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Rule of Rose

2 Ratings: 3.5
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Rule Of Rose takes you into the past for incredible and strange gaming action. It is March, 1930 when young Jennifer's parents are killed in a tragic airship accident. She is sent to Rose Garden Orphanage, in a remote portion of the English countryside. … see full wiki

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1 review about Rule of Rose

Such a sad, unlucky girl...

  • Jul 6, 2008
  • by
What an oddity 'Rule of Rose' is! Why would anyone choose to play a game in which the main character is a nervous, awkward teenage girl and the story the game tells could best be described as disturbing? And yet, there's lots of good answers to this question. How about, just for starters: beautiful graphics, unique gameplay, and a compelling and rich plotline?

The graphics of 'Rule of Rose' are one of the things that sold me on the game almost immediately. Just watch the game's opening trailer to get a taste of what you'll see -- visually lush and beautiful animations, expressive characters, and a style perfectly suited to the game's story. Like the 'Silent Hill' series, 'Rule of Rose' takes a simple real-world environment and wraps it in darkness and just a slight tinge of surrealism to keep you off-guard. As gorgeous as the backdrop is, the creatures and dark edges of the story are rendered just as lovingly, products of a twisted imagination. In some scenes, sun streams through huge windows and bathes the world in a golden glow, while later the same windows are darkened except for occasional flashes of lightning, illuminating shuffling figures and featureless masks for faces. The visual style of 'Rule of Rose' is breathtaking, both terrible and beautiful.

Playing through 'Rule of Rose' can be frustrating at times. Jennifer, the main character of the game, is awkward, kind of slow, and clumsy with weapons. She is no fighter and is easily overpowered. This makes sense for the way the game's story is told, but can still make the experience difficult sometimes. This is more than offset, though, by the added dynamic of Jennifer's faithful friend, Brown the dog. Once you find and befriend him (early on in the game), Brown becomes your indispensible companion. He will help you find everything from restorative items (scones and lollipops for Jennifer, bacon and bones for Brown) to the next item needed to progress the story (everything from keys to teddy bears) and more. Brown also helps Jennifer in combat by frightening some enemies and giving Jennifer a better chance to strike or run away. Jennifer by herself may have made for a somewhat weak and frustrating experience overall, but playing 'Rule of Rose' with Jennifer and Brown is considerably more interesting.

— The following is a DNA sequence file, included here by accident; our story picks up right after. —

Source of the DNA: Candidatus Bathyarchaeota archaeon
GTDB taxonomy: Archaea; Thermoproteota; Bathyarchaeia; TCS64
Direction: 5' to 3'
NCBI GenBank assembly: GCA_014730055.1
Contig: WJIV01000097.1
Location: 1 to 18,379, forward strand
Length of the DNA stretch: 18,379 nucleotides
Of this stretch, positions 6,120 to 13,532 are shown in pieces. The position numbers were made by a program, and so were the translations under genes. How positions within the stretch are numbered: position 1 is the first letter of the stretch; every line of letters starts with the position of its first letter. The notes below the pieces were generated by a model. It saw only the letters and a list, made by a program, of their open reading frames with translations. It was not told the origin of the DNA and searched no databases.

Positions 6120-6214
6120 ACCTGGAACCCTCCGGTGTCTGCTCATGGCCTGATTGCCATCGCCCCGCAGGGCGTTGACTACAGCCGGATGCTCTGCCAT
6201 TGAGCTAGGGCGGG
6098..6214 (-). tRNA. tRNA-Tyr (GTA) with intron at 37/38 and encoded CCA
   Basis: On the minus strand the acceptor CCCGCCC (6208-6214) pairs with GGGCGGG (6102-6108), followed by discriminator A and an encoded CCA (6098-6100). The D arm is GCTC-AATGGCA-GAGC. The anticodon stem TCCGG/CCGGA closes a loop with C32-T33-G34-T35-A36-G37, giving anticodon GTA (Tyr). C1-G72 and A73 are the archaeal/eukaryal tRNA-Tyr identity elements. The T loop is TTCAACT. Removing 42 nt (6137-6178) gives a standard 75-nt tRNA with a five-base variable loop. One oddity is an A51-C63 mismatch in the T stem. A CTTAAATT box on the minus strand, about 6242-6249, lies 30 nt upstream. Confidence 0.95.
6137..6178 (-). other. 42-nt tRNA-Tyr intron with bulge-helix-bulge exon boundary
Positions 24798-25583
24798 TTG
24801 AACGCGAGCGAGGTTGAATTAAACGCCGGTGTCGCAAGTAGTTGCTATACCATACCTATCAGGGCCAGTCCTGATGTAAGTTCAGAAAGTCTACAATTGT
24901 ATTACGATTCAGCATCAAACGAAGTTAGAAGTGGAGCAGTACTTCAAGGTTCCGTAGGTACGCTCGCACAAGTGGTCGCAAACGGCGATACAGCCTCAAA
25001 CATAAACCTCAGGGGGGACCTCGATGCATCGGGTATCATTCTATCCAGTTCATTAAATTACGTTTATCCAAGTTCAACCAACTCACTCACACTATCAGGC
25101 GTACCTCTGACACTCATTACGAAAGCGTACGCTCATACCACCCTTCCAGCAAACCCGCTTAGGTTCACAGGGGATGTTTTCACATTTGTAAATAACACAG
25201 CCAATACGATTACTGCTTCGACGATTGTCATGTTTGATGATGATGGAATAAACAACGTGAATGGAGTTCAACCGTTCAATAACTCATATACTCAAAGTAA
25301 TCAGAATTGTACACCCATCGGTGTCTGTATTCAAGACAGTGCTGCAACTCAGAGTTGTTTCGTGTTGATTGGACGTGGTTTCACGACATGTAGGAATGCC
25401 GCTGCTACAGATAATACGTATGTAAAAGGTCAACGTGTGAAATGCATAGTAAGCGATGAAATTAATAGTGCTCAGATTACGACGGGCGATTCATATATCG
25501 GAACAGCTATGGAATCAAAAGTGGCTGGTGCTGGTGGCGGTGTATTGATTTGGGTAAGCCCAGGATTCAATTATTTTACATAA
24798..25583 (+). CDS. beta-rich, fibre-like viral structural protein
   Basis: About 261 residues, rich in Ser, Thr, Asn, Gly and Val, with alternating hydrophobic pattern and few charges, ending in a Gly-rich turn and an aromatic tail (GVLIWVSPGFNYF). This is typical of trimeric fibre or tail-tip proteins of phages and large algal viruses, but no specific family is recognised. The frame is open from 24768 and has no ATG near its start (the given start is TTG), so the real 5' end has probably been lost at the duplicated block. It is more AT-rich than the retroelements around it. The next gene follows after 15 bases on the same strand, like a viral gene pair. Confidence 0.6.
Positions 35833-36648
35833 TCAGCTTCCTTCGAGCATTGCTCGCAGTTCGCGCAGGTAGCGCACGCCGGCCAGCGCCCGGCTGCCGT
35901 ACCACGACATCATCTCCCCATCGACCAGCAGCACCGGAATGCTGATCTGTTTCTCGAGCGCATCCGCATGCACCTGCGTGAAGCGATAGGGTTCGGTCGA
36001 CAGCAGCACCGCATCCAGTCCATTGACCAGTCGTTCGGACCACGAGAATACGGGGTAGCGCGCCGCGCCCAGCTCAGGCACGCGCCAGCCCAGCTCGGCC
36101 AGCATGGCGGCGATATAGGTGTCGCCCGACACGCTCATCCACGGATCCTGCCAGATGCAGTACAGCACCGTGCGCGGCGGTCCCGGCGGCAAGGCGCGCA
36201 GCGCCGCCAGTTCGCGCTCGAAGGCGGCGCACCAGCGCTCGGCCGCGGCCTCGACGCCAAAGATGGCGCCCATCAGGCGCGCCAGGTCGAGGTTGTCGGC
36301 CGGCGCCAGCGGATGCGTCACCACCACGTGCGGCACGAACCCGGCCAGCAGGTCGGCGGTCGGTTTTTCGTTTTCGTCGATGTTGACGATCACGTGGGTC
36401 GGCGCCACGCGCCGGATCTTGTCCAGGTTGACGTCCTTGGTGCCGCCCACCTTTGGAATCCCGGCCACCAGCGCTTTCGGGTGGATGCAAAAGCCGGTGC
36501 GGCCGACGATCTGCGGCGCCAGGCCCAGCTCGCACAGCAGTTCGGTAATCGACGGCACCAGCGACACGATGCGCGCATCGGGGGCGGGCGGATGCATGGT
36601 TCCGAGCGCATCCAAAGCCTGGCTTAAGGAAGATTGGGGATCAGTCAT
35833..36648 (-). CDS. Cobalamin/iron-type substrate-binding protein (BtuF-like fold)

Which all leads to the story. Told mainly through a series of crudely-drawn storybooks Jennifer finds and assembles along the way, 'Rule of Rose' is like a modern-day Grimm's fairytale gone horribly wrong. Thematically, the nearest comparison I can think of is William Golding's 'Lord of the Flies,' as 'Rule of Rose' is another story is which children are left to discover a society all of their own making (the mysterious Aristocrats of the Red Crayon), and the result is seldom pretty to look at. The children in 'Rule of Rose' are cruel and malicious to one another, as conniving and manipulative as any adults, and as selfish. Even so, 'Rule of Rose' is hard to turn away from, once begun. The storybook motif and the way the stories translate to Jennifer's reality are compelling, and in their own twisted way, beautiful too. Discovering the fate of the Aristocrats and the identity of the mysterious Stray Dog kept me playing to the bitter end.

Add in a surprisingly touching music score by Yutaka Minobe, consisting mainly of string arrangements that are positively haunting, and chillingly effective voice acting for each character, and 'Rule of Rose' comes together as an occasionally frustrating but overall compelling game.

Mind you, 'Rule of Rose' is not for everyone. The story features cruel behavior among children, and hints at physical and sexual abuse and cruelty to animals. There is very little that is overtly shown, but the undercurrent of dread and the implications of the story will frighten some and downright offend others. On the other end of the spectrum, those who like action games packed with blood and mayhem are likely to be disappointed by the slow pace of the story and the limited combat moves of the the teenage heroine. For those, however, who can appreciate a dark fairy tale, who can see beauty even in terror, who believe that even the story of a sad, unlucky, lonely girl has merit, 'Rule of Rose' is a game well worth the playing.

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